Matching supply and demand in the capital-formation process has been, and always will be, one of the great challenges in the startup ecosystem.
In July, the Securities and Exchange Commission adopted final rules eliminating the prohibition of general solicitation and advertising for certain offerings. This move has the potential to make the matchmaking process between private companies and investors more efficient.
Prior to the lifting of the advertising ban, startups and other companies looking to raise capital were prohibited from publicly releasing information about an offering, unless it was registered with the SEC. This registration process is time-consuming, expensive and generally impractical for most startups. As such, most companies rely on Regulation D, a private-offering exemption. With the new SEC rules, they will be able to advertise some of these Regulation D offerings. For example, a startup will be able to promote the offering online.
Unsurprisingly, the SEC has included some fine print.
First, these rules will not go into effect until September. Thus, this is the time for preparing an offering, not for publicly launching one.
Next, these advertised offerings are limited to “accredited investors.” In the SEC’s eyes, accredited investors have sufficient means and sophistication to fend for themselves — meaning they have income in excess of $200,000 ($300,000 jointly with their spouse) or more than $1 million in assets, among other established financial metrics.
Companies must take reasonable steps to verify that their sale of securities is made solely to accredited investors, which can include the review of the investor’s tax forms or bank statements, or other third-party verifications. In any startup financing, investors have always self-certified to the same effect; the new rules take this process one step further.
Now, if a business publicly advertises the offering, the investor likely will need to share some highly personal financial information. We already are seeing some feedback that this level of information sharing could have a chilling effect, particularly for angel rounds involving high net-worth individuals.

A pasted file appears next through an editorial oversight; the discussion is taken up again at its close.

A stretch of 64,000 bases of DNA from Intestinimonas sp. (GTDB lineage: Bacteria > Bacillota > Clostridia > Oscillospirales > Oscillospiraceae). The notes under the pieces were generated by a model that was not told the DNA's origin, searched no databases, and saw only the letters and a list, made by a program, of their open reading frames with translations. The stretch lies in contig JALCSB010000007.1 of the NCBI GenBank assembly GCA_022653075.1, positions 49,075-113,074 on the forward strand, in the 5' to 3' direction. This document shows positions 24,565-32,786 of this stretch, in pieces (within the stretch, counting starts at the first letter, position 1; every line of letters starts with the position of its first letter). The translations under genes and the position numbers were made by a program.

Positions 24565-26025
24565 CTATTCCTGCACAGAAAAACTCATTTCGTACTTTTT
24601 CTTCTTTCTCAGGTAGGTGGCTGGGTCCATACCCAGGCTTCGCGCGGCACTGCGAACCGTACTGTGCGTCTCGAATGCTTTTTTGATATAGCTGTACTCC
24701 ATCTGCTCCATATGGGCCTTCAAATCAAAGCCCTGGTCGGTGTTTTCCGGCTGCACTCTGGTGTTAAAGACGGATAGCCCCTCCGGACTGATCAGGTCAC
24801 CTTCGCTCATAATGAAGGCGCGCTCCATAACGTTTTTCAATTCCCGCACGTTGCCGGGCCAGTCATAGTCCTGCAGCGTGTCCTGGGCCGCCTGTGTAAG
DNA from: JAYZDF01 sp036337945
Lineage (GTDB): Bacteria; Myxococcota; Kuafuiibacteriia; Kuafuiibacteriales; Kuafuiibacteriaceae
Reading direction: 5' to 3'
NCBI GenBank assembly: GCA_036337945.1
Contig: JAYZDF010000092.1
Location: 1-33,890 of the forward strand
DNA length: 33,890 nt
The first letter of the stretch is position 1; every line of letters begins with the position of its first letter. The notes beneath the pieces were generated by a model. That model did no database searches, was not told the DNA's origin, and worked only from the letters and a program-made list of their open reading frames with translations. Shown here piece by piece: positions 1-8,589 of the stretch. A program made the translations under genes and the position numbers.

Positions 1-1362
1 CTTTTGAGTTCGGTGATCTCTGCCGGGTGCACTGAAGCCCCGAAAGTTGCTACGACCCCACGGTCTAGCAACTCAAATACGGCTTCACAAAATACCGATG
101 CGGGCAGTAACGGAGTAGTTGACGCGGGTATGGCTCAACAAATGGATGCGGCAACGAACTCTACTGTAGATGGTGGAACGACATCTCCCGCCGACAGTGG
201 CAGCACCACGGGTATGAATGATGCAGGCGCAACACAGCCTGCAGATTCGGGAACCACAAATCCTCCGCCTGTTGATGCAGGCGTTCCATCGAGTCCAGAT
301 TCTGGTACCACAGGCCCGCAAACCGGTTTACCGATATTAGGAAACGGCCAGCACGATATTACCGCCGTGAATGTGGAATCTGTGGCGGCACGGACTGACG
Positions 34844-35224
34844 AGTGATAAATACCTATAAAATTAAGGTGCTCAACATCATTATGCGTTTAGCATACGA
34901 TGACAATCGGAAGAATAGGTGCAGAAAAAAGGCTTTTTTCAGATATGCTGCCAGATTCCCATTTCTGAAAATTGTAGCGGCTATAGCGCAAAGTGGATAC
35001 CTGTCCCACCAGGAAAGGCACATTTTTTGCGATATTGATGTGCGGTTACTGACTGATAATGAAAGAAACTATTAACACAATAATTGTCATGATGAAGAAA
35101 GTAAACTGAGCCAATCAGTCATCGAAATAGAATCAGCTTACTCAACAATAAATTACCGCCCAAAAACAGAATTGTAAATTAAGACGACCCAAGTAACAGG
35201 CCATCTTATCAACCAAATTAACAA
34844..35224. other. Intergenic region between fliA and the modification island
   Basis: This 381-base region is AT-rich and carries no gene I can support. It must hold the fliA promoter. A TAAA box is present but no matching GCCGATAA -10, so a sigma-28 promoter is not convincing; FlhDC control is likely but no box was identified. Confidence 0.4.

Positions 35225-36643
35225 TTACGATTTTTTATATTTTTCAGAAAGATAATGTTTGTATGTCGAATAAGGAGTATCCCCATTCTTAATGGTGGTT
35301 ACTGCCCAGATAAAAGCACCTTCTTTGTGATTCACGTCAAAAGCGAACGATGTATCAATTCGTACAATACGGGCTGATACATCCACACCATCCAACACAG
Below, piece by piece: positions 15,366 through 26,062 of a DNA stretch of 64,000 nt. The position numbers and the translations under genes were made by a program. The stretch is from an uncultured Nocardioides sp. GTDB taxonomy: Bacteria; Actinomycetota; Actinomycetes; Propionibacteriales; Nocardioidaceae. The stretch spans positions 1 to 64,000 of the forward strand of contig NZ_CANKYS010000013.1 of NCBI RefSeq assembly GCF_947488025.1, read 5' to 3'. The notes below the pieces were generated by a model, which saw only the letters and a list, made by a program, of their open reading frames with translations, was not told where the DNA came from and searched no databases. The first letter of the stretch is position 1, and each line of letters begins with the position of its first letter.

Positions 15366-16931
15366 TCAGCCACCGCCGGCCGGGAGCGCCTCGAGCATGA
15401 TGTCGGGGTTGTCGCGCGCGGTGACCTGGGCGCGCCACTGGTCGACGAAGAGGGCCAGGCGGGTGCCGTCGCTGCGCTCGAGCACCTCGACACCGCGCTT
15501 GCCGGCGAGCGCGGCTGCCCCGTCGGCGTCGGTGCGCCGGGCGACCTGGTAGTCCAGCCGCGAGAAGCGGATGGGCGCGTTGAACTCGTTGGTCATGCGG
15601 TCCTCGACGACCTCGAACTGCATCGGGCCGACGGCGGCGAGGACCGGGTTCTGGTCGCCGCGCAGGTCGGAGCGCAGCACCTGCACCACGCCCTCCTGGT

So what does all of this mean for Boulder startups and investors? The new SEC rules will allow startups to seek funding in new ways and reach a much broader audience and, without the cloak of secrecy, many investors will have access to greater deal flow. Other market participants, such as funding platforms and broker-dealers, will be able to match supply and demand for startup opportunities in new ways.
It is important to note, however, that these rules do not change the fundamental principles of startup investing, nor do they change the antifraud protections contained in the securities laws. Just because a startup can advertise an offering does not mean success is any more or less likely. We expect that many startups and investors will continue to operate under the “old” rules of networking, hustling and face-to-face meetings. Once a startup has launched an advertising campaign, it will be very difficult to unring that bell — meaning they will have committed to selling to only accredited investors and the verification requirements imposed by the SEC.
Finally, on the same day the SEC eliminated the general solicitation ban, it also proposed some additional rules regarding these offerings. These proposed rules would make general solicitations even more onerous, requiring that companies supply the SEC with information about the offering in advance, among other things. If these rules are adopted, the appeal of general solicitations will be even more limited.
The Boulder startup community is one of the most innovative in the country, and we expect to see creative approaches to these new rules in the near future.
Matt Stamski is a corporate attorney at Faegre Baker Daniels LLP who focuses on emerging companies, venture capital and mergers and acquisitions. He devotes a significant amount of time to emerging companies and is an active participant in the Boulder startup community.